Can You Become a Technical Writer on Upwork?

Upwork is good at some things and not so good at other things.

If you’re looking for the top rate anyone in your field can earn, then you’ll likely be very disappointed. Upwork takes a 20% fee on your earnings.

But:

  • If you’re building out your portfolio, it might be your best option.
  • If you’re moonlighting and taking odd jobs that fit your schedule, Upwork can pay well.

In fact, I recently contracted to complete a user guide for $1500.00. It seemed a perfect fit for my schedule: I thought it might take me as much as 15 hours, but it lasted 10 hours (over two weeks). One-hundred fifty dollars an hour is not a bad return for technical writing. (OK, they took a 10% cut [not 20%, as I’m a “Top Performer”], but still…)

The “Upwork is Bad” Refrains

A regular habit on every Facebook writing group I’ve ever followed is a beat-down on poor ‘ol Upwork. I’ve identified two broadsides: The generic “Upwork Stinks” and the more specific “I’m So Offended.”

One rap: there are no good jobs on Upwork. Companies are bottom-feeding price shoppers with no concept of paying for good work. Another is: someone contacted me about working for $18 (or some silly low number) an hour. I was so offended I told them off and I’m never going back to Upwork.

Imagine these scenarios:

Become Technical Writer

1) Let’s say you’re told to go to an auto junkyard. There, you’re told to look for clues to some rare and valuable gems in the glove compartments of better cars. Most people, not being familiar with junkyards, will only see the vast expanse of ugly, rusted cars. And become disenchanted. But if you’re tenacious and learn the layout to the junkyard, you’ll find those gems.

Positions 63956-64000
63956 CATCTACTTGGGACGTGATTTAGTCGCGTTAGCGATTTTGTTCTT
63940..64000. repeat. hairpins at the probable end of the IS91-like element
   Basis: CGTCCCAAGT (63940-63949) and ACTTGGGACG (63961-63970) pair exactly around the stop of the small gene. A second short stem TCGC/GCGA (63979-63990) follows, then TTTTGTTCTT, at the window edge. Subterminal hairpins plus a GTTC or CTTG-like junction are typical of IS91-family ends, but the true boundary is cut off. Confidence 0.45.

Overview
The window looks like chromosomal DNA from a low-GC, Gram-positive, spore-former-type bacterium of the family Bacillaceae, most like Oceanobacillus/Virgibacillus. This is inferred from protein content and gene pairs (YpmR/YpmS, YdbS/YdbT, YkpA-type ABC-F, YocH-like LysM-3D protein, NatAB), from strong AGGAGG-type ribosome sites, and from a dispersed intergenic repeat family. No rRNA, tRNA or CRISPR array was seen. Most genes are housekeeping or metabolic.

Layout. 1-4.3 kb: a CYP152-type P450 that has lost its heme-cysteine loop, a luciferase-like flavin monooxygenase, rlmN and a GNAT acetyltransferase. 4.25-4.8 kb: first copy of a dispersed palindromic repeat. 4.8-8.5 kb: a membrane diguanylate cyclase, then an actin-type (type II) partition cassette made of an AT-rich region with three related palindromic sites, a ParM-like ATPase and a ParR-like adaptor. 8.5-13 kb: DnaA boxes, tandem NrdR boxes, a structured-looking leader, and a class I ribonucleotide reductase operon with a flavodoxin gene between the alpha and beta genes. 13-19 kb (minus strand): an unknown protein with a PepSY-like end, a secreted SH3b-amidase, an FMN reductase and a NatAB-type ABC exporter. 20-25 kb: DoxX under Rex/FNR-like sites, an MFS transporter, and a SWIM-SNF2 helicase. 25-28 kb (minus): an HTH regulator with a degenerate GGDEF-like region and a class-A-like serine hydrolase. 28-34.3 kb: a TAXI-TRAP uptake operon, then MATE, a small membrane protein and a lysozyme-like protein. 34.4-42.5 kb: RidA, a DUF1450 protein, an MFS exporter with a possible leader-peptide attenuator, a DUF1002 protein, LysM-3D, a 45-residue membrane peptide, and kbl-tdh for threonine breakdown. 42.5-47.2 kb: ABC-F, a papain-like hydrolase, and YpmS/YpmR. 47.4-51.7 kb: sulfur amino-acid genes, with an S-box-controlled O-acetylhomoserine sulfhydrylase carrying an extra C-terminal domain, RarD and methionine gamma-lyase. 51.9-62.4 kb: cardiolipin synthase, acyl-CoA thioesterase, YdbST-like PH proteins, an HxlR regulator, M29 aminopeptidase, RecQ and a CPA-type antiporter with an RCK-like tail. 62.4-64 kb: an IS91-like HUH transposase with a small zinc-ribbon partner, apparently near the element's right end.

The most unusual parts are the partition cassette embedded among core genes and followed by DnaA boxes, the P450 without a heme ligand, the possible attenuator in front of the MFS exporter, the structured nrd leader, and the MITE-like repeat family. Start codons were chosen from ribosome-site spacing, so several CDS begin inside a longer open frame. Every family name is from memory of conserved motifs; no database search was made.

This addresses the first complaint:

There ARE a lot of price shopping clients on Upwork. They’re only looking for the cheapest transaction. But there are others. Like growing software companies and enterprise-sized companies that pay well for good work. These are the gems you have to find.

2) Despite being shy, you go to your first dance social or prom in high school. Your initial response is positive. There are a lot of attractive dance partners. But there’s one loner with pimples who picks their nose in the corner and looks at you. You try to look away, but when you look back, you find them looking at you. You muster the will to focus on other dance partners, but then the loser taps you on the shoulder and asks you to dance! You’re so embarrassed and humiliated you run away. You tell your friends the very next day you’ll never do that again!

This addresses the second complaint:

Instead of sitting in your seat and saying “NO,” you let that one negative experience color the whole dance. You experienced one person, not thirty or fifty. If many people behave like that, then yes, you’ve got a basis for your complaint. But one negative experience does not deserve a broad slam. You’re internalizing. Maybe this is more of a personal issue than an Upwork issue.

The Truth Is…

A lot of writers in “third-world” writers are doing good work. It doesn’t matter that they’re not “native speakers.” Joseph Conrad and Vladimir Nabokov were not native speakers. But they’re two of the most distinguished novelists in modern English literature.

Because some writers’ cost of living is far lower than in countries like the U.S., they’ll work for a far lower hourly wage in the global marketplace that is Upwork. Such work might not be as polished as a comparable native speaker’s, but its value can be outstanding.